For me, this was working in sports. I went to school for Sports Management and my first job out of school was with the Mets, which was a dream job for me because it was my favorite team and I got to go to every game for free. I barely sold enough season ticket plans to afford the train ride back home to my parents’ house, but I didn’t give a fuck because I was doing something I wanted to do. Fast forward four years and now I’m in a job that’s not nearly as cool, but where I can afford the train ride back to my own apartment and even eat dinner that night should I choose.
I’m not saying to give up on your dreams once you hit a certain age. All I’m saying is that as you get older, your priorities change. Going to Mets games isn’t as important to me anymore as getting a decent, steady paycheck and saving for my next vacation. My advice to 20-somethings would be to absolutely try to do what you love for at least a few years, and if it doesn’t work out, it might be time to try and do something else, because the real world isn’t going to slow down and wait for you. And if your field of choice happens to be very well paying and you succeed in that field, all the better.
Someone once told me that you should be making double your age, which I think is a pretty good starting point. For all you math majors out there, that means if you’re 25 years old, you should be making roughly $50,000/year (actually it’d be $50 with the way I worded it but don’t be a smartass). If you live in an expensive city like I do, that number should probably be closer to 2.5, so if you’re a 25 year old living in New York City or San Fran or wherever it may be, you should be making roughly $62,500/year. For the record, I’m 26, live in NYC, and I don’t make $65,000, but it’s a nice ratio to aspire. I read an article recently that said 20-somethings should make “enough to scrape by.” That’s literally the worst advice I’ve ever heard, and I had a childhood friend once tell me I should eat yellow snow. Scraping by isn’t cool. You know what’s cool? Living comfortably and treating yourself to nice things and fun nights because you work hard for your money. Prioritizing having a great time over making money is beyond stupid, especially when you can do both.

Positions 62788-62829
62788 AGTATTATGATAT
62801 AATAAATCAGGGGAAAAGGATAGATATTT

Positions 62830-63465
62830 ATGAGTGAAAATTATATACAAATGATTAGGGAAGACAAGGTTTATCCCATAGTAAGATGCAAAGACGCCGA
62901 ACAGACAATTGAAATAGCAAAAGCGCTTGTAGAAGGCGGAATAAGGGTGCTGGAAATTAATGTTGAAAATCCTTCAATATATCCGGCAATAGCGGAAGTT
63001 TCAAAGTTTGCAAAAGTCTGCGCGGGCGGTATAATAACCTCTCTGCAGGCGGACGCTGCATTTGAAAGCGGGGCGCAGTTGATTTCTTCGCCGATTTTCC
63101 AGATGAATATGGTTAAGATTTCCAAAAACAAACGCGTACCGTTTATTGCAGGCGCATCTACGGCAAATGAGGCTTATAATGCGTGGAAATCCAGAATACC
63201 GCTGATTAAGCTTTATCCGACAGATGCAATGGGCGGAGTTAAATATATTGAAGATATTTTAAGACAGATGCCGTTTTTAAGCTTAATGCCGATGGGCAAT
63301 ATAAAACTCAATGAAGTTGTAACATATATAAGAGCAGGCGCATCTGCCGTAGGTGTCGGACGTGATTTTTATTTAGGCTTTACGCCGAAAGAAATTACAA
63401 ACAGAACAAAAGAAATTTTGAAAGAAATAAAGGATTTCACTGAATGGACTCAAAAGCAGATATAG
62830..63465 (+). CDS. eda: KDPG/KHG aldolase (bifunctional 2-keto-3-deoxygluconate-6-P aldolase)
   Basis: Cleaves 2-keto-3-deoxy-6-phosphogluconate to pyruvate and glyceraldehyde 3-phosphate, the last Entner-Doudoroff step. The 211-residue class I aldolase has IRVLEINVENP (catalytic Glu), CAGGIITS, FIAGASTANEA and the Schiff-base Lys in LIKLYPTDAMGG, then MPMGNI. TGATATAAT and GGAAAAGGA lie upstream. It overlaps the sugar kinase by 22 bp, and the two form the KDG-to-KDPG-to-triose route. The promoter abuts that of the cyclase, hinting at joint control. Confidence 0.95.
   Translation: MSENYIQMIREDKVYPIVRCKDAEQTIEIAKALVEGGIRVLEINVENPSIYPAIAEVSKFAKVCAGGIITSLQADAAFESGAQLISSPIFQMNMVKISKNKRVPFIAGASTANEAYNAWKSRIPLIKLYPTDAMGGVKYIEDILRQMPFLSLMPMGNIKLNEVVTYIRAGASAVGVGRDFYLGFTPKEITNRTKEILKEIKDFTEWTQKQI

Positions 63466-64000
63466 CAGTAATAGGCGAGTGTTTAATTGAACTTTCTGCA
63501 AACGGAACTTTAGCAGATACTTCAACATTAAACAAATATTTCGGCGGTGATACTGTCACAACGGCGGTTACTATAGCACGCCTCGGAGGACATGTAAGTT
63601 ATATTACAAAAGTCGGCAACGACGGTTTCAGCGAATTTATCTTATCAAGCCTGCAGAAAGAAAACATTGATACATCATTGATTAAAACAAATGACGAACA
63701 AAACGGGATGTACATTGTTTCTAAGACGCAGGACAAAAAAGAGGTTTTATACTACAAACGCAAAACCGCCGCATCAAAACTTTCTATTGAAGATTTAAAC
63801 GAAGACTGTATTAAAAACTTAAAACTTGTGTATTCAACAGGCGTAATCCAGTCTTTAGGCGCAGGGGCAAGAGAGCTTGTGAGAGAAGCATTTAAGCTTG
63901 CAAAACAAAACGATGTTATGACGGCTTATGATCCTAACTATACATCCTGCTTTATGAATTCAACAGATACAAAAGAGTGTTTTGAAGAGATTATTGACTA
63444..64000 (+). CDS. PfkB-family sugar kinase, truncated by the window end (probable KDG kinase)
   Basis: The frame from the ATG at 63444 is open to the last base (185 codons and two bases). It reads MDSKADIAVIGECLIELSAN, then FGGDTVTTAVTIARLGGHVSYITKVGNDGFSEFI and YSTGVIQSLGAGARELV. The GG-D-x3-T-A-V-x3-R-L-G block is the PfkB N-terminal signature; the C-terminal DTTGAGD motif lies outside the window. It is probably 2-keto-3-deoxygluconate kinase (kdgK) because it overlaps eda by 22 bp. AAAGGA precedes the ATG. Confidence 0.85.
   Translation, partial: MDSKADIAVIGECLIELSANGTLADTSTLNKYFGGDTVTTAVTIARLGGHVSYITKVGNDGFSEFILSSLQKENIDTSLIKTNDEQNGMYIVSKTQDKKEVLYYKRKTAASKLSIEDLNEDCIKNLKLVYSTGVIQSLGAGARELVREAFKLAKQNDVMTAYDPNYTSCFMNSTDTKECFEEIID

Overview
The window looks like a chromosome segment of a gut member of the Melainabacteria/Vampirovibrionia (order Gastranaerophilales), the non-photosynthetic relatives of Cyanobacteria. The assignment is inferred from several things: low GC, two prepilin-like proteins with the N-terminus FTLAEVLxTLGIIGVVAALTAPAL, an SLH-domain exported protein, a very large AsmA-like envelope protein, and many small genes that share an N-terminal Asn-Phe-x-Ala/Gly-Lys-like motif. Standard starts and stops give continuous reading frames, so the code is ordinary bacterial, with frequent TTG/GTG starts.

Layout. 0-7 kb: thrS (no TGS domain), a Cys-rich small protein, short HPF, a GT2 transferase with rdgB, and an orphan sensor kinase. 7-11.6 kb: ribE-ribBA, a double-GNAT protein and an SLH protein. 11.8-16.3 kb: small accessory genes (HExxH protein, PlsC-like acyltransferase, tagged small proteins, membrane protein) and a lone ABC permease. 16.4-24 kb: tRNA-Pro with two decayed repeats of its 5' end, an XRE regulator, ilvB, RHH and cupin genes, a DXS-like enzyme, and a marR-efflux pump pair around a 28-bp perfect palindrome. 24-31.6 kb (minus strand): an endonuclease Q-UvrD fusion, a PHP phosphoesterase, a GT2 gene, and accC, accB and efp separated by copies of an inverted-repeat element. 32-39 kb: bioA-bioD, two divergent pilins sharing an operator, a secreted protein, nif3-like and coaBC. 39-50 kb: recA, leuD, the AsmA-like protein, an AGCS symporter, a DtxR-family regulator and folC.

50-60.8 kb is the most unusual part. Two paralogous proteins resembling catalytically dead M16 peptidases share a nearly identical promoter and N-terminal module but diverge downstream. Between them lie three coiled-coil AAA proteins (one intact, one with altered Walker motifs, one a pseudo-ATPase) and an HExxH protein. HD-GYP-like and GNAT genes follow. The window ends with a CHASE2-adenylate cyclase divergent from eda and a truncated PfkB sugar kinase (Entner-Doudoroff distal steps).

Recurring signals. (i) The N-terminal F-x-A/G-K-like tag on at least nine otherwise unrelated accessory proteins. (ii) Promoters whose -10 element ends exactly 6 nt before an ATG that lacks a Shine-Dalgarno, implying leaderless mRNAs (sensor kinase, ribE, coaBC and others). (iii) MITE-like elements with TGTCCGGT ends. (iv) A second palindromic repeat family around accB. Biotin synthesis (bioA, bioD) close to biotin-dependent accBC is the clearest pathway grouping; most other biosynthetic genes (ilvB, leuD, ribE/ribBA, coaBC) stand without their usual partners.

So now that we’ve established how much money we should be making, the last question is, what do we do with that money? Have a plan and allocate your money in a few different places. Starting right now, put a portion of your paycheck into a personal savings account and a portion into your 401(k) (that may be the most responsible sentence I’ve ever written). If you can’t afford to contribute to either, you’re probably living above your means and need to make some adjustments in other spending areas. Budget out your set expenses every month (rent, utility bills, commute, etc.) and find out exactly how much money you should have left over every month. What you do with that leftover money is up to you. Some people (girls) use their discretionary income to buy nice clothes and shoes, others use that money to take trips. Some people (me) bring it to the blackjack table and try to multiply it but usually just lose it.